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Posted October 01, 2007 by publisher in Business In Cuba

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Cuba’s vice president: Country must become more efficient to win ‘economic war’

By: WILL WEISSERT - Associated Press

Cuba needs to produce higher-quality goods more efficiently, cut graft and reduce reliance on gasoline, a major economic leader said in remarks published Sunday.

Vice President Carlos Lage delivered a frank assessment of his country’s economic future during a closed-door speech Saturday that was later reported in state media, saying the communist government has become accustomed to producing shoddy merchandise and undertaking unsustainable economic initiatives.

“We live in the conditions of a country facing economic war,” Lage told the leadership of Cuba’s central workers union, though he added that Cuba is “a country that is strong and has the conditions and possibilities to move forward.”

Lage heads Cuba’s Cabinet and exercises wide control over administration and economic policy in the provisional government running Cuba since Fidel Castro stepped aside due to illness in July 2006.

Lage said Cuba needs to slash the amount of oil it uses and must improve production of goods that meet basic needs for its population instead of poor-quality consumer goods.

“The need to produce quality and, moreover, to do it saving energy, has to be incorporated in the economic culture of every worker,” he said.

Lage said Cuba needs labor leaders and administrators who can solve problems——including rampant employee theft of state materials——instead of just parroting empty statistics.

“We should not do anything we know we aren’t capable of sustaining,” Lage said, possibly a veiled allusion to the sort of periodic economic crusades that Castro summoned during his 47 years in power.

Cuba says it is under siege by Washington’s 45-year-old embargo, but its economy has been relatively strong of late, thanks to oil sold at favorable prices by Venezuelan President Hugo Chavez, as well as credits from China.

The 81-year-old Castro has not been seen in public since announcing that he had undergone emergency intestinal surgery and was ceding power to his younger brother, Raul.

Raul Castro has suggested the island could seek more foreign investment and called for unspecified “structural changes” in the farming sector, sparking widespread debate within the Communist Party and other sectors about Cuba’s economic future.

The younger Castro, 76, said last week that Cubans shouldn’t be afraid to speak their minds about economic reform, saying they should do so “with bravery, with sincerity, without many illusions that we are magicians and are going to resolve problems.”

Raul Castro is said to be impressed by China’s market-oriented reforms.

Lage, who turns 56 next month, has been mentioned as a future president by some foreign analysts.

Both he and Raul Castro have played key roles in reforming Cuba’s economy, encouraging foreign investment and tourism while allowing some private business to stave off collapse after Soviet Bloc disbanded and billions of dollars in subsidies to the island suddenly dried up.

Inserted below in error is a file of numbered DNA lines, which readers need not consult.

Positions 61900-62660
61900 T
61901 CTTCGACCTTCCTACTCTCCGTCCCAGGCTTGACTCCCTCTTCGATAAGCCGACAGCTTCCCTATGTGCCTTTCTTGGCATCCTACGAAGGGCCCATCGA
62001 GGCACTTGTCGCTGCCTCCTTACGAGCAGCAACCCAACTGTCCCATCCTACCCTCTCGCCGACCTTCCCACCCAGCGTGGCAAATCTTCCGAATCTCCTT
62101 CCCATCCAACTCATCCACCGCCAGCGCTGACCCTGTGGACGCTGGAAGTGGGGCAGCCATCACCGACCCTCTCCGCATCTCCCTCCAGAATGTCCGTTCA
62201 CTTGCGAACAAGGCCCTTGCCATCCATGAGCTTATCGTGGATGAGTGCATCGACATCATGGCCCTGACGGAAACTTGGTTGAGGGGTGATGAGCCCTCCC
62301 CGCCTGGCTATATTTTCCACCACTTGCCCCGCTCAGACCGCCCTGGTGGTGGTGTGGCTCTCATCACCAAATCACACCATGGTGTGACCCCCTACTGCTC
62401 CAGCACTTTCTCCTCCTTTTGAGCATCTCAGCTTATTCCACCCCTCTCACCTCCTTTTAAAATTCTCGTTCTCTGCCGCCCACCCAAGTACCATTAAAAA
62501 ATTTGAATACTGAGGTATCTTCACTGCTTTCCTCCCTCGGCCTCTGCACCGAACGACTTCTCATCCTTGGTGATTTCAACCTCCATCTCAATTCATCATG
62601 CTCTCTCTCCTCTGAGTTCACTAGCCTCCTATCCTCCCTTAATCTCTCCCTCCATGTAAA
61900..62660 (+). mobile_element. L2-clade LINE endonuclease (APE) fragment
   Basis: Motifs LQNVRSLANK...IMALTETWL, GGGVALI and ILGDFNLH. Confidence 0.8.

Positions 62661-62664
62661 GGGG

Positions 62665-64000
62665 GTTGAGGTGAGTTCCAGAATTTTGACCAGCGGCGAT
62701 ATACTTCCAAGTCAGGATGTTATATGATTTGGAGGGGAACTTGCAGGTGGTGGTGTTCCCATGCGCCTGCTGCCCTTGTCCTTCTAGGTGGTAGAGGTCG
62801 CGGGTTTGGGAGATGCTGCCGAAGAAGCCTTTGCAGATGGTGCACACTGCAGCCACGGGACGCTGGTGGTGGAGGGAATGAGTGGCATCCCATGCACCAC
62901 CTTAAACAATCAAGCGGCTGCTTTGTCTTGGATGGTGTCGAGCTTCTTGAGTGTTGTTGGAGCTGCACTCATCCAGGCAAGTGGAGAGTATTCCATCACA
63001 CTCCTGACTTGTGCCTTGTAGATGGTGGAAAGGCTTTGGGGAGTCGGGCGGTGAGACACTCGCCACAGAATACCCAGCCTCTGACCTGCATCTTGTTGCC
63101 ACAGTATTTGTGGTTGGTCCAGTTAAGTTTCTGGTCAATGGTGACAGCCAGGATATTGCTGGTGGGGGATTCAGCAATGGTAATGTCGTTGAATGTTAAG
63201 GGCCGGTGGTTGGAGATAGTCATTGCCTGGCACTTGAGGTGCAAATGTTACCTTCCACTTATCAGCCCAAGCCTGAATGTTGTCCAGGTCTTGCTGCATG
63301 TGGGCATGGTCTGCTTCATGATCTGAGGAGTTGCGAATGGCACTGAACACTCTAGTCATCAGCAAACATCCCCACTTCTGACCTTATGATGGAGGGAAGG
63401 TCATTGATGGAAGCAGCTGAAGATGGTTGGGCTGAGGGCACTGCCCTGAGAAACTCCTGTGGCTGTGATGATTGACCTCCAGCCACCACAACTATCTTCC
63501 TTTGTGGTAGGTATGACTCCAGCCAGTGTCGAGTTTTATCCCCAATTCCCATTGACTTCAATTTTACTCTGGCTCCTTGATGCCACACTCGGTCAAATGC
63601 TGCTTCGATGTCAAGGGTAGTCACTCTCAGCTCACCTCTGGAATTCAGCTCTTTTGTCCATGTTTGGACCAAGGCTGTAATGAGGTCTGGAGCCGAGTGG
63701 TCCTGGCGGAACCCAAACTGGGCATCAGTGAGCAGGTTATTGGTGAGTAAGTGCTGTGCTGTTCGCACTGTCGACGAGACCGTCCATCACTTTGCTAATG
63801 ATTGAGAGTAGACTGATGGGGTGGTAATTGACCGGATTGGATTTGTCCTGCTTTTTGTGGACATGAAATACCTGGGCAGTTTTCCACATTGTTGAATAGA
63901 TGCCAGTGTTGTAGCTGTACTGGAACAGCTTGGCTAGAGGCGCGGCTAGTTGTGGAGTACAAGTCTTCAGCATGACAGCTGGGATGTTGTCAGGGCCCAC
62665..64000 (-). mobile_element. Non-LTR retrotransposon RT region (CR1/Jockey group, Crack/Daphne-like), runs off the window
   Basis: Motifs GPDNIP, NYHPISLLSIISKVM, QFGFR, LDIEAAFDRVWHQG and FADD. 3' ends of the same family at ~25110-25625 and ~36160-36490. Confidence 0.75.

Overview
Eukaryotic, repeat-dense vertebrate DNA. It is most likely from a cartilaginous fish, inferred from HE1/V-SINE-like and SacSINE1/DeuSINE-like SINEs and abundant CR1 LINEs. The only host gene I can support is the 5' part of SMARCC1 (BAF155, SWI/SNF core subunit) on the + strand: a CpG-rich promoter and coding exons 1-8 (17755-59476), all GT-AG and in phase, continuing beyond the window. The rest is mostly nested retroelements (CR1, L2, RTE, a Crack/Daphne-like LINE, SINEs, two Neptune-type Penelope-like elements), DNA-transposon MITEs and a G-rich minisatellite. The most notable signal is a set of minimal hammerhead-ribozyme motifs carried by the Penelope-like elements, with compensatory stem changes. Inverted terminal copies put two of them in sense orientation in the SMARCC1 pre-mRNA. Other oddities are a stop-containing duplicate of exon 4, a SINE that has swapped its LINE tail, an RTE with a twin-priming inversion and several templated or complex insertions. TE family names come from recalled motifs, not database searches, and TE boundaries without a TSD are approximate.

1. Follow up post #1 added on October 01, 2007 by publisher with 3905 total posts

    This sounds more like a crackdown than reforms. Maybe this is Raul’s idea of reform… tell the Cuban workers to stop stealing from the government?

    So he raises their pay to just under poverty level and tells them to stop stealing… Yeah. Sounds like a great plan.

    Good luck with those “reforms” Raul.



    Cuba consulting services

  2. Follow up post #2 added on October 01, 2007 by Peter

    An opinion often stated and suggested in Cuba is:

              “Fidel pretends to pay us and we pretend to work.”

    Once the communist government’s rhetoric stops, then the leadership may be able to request concessions from the people of Cuba. However, the economic problem in Cuba, has little to do with the people and everything to do with the 49 year old Dictatorship. Once Cuba addresses the real problem then the solutions will follow.


  3. Follow up post #3 added on October 02, 2007 by cubanpete with 127 total posts

    Cut graft?  Cuban workers earning an average of $15.00 US monthly need to supplement their income somehow.



    For change (cambio) we can believe in.
    http://www.desdecuba.com/generationy

  4. Follow up post #4 added on October 02, 2007 by publisher with 3905 total posts

    Lage is saying “C’mon you morons. We just tripled your salary now work harder. You know is all for the Revolution!”.


    Ah yeah. I don’t think it’s going to fly this time. Raul and Lage are not Fidel and the way Fidel is disrespecting his people during his illness, I’m not surprised that people are pretty sick and tired of the same old bullshit.

    Same job different boss but no one likes the new boss.



    Cuba consulting services

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